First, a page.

(5) crystal drying: the clean ZnSe crystal was sent to a drying unit (E), where it was blown dry at high temperature.
The above operation was controlled with a circular driving and rotating platform, to realize on-line monitoring of the batch samples.
Single solutions: 0.1 mg/ml DES, E1, EE, BPA, and E2 were dissolved in methanol as single stock solutions, respectively. Mixed solution: 0.1 mg/ml of DES, E1, EE, BPA and E2 were dissolved in methanol as a mixed stock solution. In the experiments, the solutions were diluted to 0.1 mg/L. All the stock solutions were stored at 269 K.
In the experiments, the target contaminants were separated through HPLC and entered into the HPLC-FTIR connection component to remove the mobile phase, and then their IR spectra were collected via ATR-FTIR. The correlation coefficient was calculated between the obtained IR spectrum and standard IR spectrum, which was used to evaluate the separation and determination performance of the HPLC-FTIR connection component in the individual contaminant analysis32. Methods have been reported to calculate the similarity of spectra, such as related coefficient, angle cosine, and distance coefficient33. The related coefficient method was used to calculate similarity according to equation (1)29,34:
In equation (1), ai and bi are the corresponding values for the obtained IR spectrum and standard IR spectrum, respectively, where and are average values. The correlation coefficient r was approximately 1.0, indicating that similarity was quite high. In view of the precision and stability of the IR spectra, two spectra were considered to be consistent when similarity was 0.999 or higher. Otherwise, they were considered to be different29. Meanwhile, standard IR spectra of five estrogen compounds were obtained by the KBr pressed disc technique to assure the reliability of the combined technologies.
The separation and determination performance of HPLC-FTIR technology was evaluated, including three main aspects: mobile phase removal, separation and determination of a single contaminant and mobile phase, and separation and determination of multiple contaminants and mobile phase. Based on the above results, the injection volume was further optimized to measure the precision, stability and detection limit of HPLC-FTIR technology.
To further investigate that the organic contaminants in the actual water environment were analyzed via HPLC-FTIR technique, water samples from the Yellow River, Yangtze River, Liao River, Songhua River, Hai River, and Tai Lake were filtered with a 0.45 μm membrane to remove solids before analysis, extracted via a SPE column activated with 10 ml methanol and 10 ml deionized water (pH 2–3) in sequence, and eluted by 10 ml CH2Cl2- methanol (80:20, V/V). The eluate was dried under N2, and diluted with methanol to 1 ml. Finally, samples were determined using HPLC-UV and HPLC-FTIR, respectively.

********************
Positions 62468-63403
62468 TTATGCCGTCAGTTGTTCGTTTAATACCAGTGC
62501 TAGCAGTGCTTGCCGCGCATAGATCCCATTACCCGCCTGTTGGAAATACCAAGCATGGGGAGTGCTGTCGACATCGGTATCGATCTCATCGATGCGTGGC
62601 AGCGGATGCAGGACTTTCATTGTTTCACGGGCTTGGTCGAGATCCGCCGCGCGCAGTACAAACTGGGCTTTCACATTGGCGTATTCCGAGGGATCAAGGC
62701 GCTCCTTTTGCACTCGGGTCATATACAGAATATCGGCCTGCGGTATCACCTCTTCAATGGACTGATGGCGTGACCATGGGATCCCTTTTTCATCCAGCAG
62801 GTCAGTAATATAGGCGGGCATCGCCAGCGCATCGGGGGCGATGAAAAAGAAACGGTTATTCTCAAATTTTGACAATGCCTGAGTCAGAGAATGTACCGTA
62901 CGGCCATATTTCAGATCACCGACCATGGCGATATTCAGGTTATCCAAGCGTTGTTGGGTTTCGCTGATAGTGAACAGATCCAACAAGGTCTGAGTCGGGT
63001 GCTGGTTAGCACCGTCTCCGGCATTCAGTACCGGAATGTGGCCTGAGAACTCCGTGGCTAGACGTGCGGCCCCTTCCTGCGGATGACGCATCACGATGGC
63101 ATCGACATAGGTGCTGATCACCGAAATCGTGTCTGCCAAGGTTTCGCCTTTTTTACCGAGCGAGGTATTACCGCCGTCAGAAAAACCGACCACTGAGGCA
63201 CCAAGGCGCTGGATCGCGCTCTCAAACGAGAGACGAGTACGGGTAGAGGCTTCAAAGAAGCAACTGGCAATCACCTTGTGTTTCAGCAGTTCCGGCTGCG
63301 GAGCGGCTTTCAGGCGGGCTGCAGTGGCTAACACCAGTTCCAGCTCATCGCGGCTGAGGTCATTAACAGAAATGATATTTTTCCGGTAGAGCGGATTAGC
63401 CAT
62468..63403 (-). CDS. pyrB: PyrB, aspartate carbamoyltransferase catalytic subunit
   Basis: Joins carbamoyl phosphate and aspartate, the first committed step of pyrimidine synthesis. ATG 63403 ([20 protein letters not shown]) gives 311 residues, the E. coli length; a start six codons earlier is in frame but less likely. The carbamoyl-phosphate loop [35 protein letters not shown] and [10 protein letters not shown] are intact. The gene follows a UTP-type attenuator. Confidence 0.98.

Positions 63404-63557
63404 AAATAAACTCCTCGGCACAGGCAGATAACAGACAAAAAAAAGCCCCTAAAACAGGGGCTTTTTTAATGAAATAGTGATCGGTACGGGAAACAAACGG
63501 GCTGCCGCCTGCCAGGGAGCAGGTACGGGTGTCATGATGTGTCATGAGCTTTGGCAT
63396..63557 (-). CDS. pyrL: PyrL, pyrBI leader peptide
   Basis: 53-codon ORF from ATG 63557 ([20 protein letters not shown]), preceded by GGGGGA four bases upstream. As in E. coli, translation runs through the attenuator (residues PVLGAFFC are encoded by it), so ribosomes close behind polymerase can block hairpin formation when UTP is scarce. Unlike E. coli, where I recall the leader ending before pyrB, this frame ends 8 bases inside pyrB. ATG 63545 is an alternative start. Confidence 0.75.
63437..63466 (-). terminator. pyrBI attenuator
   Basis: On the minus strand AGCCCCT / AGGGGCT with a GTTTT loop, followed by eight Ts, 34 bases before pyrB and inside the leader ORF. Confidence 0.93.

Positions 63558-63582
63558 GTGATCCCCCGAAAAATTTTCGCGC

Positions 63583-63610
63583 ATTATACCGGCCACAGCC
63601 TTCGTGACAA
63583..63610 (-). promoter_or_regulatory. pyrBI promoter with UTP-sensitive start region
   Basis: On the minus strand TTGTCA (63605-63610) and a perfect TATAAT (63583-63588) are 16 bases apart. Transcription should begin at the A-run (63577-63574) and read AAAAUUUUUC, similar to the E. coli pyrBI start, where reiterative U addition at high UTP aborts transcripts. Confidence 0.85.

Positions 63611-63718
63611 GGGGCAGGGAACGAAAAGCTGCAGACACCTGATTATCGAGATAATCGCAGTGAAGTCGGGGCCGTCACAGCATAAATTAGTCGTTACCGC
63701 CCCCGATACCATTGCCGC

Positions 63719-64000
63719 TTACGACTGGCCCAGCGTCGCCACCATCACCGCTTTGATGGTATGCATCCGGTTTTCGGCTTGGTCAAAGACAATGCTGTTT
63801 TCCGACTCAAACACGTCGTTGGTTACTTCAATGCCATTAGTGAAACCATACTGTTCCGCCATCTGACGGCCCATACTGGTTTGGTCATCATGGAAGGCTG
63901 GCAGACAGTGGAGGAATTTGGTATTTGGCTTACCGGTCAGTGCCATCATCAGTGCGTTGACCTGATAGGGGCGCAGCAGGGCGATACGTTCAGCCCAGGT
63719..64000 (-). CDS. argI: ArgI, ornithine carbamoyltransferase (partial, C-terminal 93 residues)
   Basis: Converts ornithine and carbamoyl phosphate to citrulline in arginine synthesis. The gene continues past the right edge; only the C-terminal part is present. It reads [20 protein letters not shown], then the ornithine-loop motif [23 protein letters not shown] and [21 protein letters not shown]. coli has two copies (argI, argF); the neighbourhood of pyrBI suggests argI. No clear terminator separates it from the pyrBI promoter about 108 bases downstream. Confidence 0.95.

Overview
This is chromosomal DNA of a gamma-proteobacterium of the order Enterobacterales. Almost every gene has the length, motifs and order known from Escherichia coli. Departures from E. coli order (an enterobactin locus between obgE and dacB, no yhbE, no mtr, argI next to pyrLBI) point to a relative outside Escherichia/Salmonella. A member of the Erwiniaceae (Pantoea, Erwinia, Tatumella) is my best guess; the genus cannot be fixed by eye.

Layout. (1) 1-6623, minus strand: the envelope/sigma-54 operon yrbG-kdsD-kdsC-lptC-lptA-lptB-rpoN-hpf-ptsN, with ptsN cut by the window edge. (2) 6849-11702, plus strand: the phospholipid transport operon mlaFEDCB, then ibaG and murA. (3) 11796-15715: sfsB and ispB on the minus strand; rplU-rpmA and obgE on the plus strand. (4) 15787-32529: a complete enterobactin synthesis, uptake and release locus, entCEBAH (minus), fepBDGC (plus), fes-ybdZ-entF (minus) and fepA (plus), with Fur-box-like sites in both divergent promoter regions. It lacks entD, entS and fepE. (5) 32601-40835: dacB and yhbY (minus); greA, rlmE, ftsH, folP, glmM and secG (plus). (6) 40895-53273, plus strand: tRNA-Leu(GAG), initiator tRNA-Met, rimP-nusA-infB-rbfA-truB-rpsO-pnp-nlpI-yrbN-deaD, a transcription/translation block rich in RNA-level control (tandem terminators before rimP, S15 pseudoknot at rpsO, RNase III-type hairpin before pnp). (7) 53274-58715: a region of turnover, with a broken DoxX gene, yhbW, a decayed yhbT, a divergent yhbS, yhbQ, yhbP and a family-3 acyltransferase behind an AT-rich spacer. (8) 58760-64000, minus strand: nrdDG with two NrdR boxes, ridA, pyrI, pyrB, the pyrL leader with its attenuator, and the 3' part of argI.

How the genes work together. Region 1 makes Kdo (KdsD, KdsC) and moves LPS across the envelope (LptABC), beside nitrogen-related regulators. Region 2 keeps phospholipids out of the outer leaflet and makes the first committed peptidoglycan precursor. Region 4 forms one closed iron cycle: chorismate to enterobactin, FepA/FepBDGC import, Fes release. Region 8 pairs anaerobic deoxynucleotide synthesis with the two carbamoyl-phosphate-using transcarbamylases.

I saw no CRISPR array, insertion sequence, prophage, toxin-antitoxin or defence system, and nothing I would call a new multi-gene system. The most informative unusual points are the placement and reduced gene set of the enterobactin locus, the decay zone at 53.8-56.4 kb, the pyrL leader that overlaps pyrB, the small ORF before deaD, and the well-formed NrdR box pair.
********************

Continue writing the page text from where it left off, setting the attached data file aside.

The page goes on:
How to cite this article: Zheng, B. et al. Separation and determination of estrogen in the water environment by high performance liquid chromatography-fourier transform infrared spectroscopy. Sci. Rep. 6, 32264; doi: 10.1038/srep32264 (2016).
Namguk, H., Gary, A., Diane, M., Jinsik, S. & Yeomin, Y. Characterization of DOM as a function of MW by fluorescence EEM and HPLC-SEC using UVA, DOC, and fluorescence detection. Water Res. 37, 4295–4303 (2003).
Knut, W., Tasso, M., Gyo1rgy, M. V., Rainer, B. & Klaus, K. U. An Automated On-Line Multidimensional HPLC System for Protein and Peptide Mapping with Integrated Sample Preparation. Anal. Chem. 74, 809–820 (2002).
Anne, B. & Waldemar, T. Separation of α-tocotrienol oxidation products and eight tocochromanols by HPLC with DAD and fluorescence detection and identification of unknown peaks by DAD, PBI-EIMS, FTIR, and NMR. Anal. Bioanal. Chem. 401, 2843–2854 (2011).
Śrębowata, A., Tarach, K., Girman, V. & Marek, K. G. Catalytic removal of trichloroethylene from water over palladium loaded microporous and hierarchical zeolites. Appl. Catal. B Environ. 181, 550–560 (2016).
Martin, S., Shchukarev, A., Hanna, K. & Boily, J. F. Kinetics and Mechanisms of Ciprofloxacin Oxidation on Hematite Surfaces. Environ. Sci. Technol. 49, 12197–12205 (2015).
Topsøe, N. Y. Mechanism of the Selective Catalytic Reduction of Nitric Oxide by Ammonia Elucidated by in Situ On-Line Fourier Transform Infrared Spectroscopy. Science 265, 1217–1219 (1994).
Landry, C. & Tremblay, L. Compositional Differences between Size Classes of Dissolved Organic Matter from Freshwater and Seawater Revealed by an HPLC- FTIR System. Environ. Sci. Technol. 46, 1700–1707 (2012).